US 6463449 B2
A system for creating non-algorithmic, digital random numbers (20) and publishing the numbers (20) at both a high and low rate of speed on a secured Internet site (34). The numbers (20) which are used for encryption and are stored as a sequence of numbers that can incorporate a predetermined time delay, and are subsequently published on the Internet site.
1. A system for creating a set of non-algorithmic random digital numbers comprising:
a) means for utilizing a natural, random physical phenomena as a source for creating said set of random digital numbers, wherein said physical phenomena is derived from optical changes of light sent to a sensor, wherein the optical changes are caused by reflective, and refractive changes of a refractive index of a fluid, and
b) means for retrieving said set of random digital numbers for later use in cipher encryption and decryption.
2. The system as specified in
3. The system as specified in
4. A system for creating a set of non-algorithmic random digital numbers comprising:
a) a natural, random physical phenomena for creating said set of random digital numbers, wherein said physical phenomena is derived from optical changes of light sent to a sensor, wherein the optical changes are caused by reflective, and refractive changes of a refractive index of a fluid, and
b) a means for storing and retrieving said set of random digital numbers, wherein said numbers are sequentially stored in said means for a predetermined time period before being released to a secured Internet site from where the numbers are accessed.
This Application claims benefit of Provisional Application Ser. No. 60/200,903 Filed May 1, 2000.
The invention pertains to the general field of cipher encryption and more particularly to a structure and process for generating a natural, non-algorithmic sequence of random numbers for Presentation on an Internet subscription site.
Modern day cipher encryption is commonly based on computer-generated random numbers. A problem resulting from the encryption is that to create such numbers a first computer must use discrete algorithms.
To decipher encrypted messages, a second computer with sufficient speed and memory, systematically experiment with various algorithms related to a message requiring encryption. Test cases that were predicted to take 10 Years of computer time have been solved in as little as 24 hours by using only two personal computers.
Therefore, the encryption of messages using non-computer generated random numbers is highly desirable. Such a system is presented in this present application. A second purpose of this present application is to create a means that will publish, via the Internet a commercial and Public commodity value on such an encryption aid.
A search of the prior art did not disclose any patents that read on the claims of the instant invention.
The occurrence of random events is a natural phenomenon in the universe. The Utilization of at least one such event is the basis for operating the present invention. For example, a first random event method utilizes a large quantity of mixed ball bearings having random diameters. The balls pass through a diameter measuring gate that actuates an electrified potentiometer or optic sensor, which then produces a voltage proportional to each ball's diameter. The produced voltage is then fed into an analog-to-digital converter (ADO), which sequentially produces random digital numbers within the permutation of the quantity of the balls.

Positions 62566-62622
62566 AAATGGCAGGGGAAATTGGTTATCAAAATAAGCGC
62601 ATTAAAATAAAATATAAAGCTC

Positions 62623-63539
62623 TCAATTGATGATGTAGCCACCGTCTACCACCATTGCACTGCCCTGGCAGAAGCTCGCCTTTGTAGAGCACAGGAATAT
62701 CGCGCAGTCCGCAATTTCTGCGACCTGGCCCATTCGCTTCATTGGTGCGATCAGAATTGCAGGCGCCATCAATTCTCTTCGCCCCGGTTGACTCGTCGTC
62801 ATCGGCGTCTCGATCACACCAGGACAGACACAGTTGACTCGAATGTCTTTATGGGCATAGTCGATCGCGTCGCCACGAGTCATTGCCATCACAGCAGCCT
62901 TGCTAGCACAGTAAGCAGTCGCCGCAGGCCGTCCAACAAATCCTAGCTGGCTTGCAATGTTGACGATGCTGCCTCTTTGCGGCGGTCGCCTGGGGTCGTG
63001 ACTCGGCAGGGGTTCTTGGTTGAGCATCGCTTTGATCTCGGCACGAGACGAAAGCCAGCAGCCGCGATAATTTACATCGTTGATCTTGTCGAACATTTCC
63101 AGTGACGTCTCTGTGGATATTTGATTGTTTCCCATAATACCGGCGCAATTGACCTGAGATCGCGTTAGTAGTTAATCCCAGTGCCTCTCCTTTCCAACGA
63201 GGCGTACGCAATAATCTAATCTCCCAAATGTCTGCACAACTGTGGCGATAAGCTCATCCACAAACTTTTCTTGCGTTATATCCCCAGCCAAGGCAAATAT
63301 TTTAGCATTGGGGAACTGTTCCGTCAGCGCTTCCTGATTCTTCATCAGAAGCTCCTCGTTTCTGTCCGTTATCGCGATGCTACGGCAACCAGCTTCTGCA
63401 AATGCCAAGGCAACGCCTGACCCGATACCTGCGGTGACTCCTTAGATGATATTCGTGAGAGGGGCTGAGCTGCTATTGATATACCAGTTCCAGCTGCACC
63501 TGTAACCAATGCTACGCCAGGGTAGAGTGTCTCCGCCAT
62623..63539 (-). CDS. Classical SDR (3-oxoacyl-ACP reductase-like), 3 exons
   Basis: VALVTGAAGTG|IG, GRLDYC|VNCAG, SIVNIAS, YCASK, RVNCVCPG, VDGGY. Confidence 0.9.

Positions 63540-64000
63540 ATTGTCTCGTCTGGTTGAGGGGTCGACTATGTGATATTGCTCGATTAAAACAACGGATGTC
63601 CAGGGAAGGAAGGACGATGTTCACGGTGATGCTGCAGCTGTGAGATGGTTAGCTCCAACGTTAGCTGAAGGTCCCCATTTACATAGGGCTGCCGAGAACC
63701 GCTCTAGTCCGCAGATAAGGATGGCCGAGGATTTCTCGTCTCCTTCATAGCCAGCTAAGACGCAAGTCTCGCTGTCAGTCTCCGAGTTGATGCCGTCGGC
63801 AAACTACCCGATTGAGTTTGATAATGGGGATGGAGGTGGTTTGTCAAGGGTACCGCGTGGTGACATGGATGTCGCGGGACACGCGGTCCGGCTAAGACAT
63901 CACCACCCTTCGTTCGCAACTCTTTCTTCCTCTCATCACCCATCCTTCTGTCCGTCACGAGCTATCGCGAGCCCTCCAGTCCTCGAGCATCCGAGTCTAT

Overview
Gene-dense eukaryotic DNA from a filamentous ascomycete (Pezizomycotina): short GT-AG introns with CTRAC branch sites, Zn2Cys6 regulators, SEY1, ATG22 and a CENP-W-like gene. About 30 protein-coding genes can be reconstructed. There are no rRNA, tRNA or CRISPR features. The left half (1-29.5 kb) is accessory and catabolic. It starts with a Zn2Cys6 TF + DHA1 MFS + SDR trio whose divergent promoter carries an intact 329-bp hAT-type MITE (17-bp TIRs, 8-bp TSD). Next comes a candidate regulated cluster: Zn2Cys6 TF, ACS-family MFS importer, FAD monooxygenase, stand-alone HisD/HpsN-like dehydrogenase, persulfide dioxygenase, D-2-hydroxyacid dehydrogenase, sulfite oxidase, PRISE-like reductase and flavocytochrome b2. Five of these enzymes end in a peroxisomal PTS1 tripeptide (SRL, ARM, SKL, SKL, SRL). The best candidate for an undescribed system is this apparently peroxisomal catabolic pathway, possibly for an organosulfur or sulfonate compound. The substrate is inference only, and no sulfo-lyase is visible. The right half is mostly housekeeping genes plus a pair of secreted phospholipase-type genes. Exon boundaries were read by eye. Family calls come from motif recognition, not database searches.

A second method utilizes a radio active source which affects a Geiger or scintillation counter. The counter receives the random radioactive particles where each particle creates a discharge path to a capacitor that is being charged at some rate through a series resistor. The average time interval between radioactive event pulses would therefore be proportional to the capacitor charge voltage. By using an ADC a sequence of random numbers are created. Alternatively, the Geiger or scintillation pulses may be applied to an Events-per-Unit-Time (EPUT) meter, which produces a digital numerical interval count.
A third method utilizes the reflective and refractive properties of a fluid column having bubbles from air jets traveling upward through the fluid. The bubbles modulate a light source passing through the fluid, or reflected off of its surface, onto photo-sensors, such as phototransistors or photodiodes. Again, by means of an ADC, random digital numbers are produced. Further methods can utilize white noise or thermal noises in resistors and various other such means for the basis of producing random digital numbers.
Once a series of numbers have been generated, it is desirable to both sequentially memorize each number and to allow its continuous electronic presentation, or a visual printed list of the same. If such a list, or its submission to an Internet-based interrogating computer is created, a viable commercial Product is provided for those entities willing to pay for site access and who need secure encryption. While each entity using such site access may receive a part of the list of numbers, no advantage is gained unless two or more interrogating entities agree on exactly which numbers or the exact time, they will be mutually using the intercepted numbers for encryption and decryption. By this method, the two participating entities can achieve a mutually known random number sequence for their encryption use. No additional data needs to be transmitted from one entity to the other beforehand. And only the knowledgeable entities can utilize the sequence of numbers for encryption and decryption.
Such knowledge specifically is not transmitted on the Internet site, but available to them by other means of foreknowledge. They can also repeat the number acquisition again at a later time which is only known by the participating entities, and use the total multiple random number groups combined in an encryption-proof algorithm The number groups may also be mixed with algorithmically-derived message for misleading encryption paths and used in various coding strategies.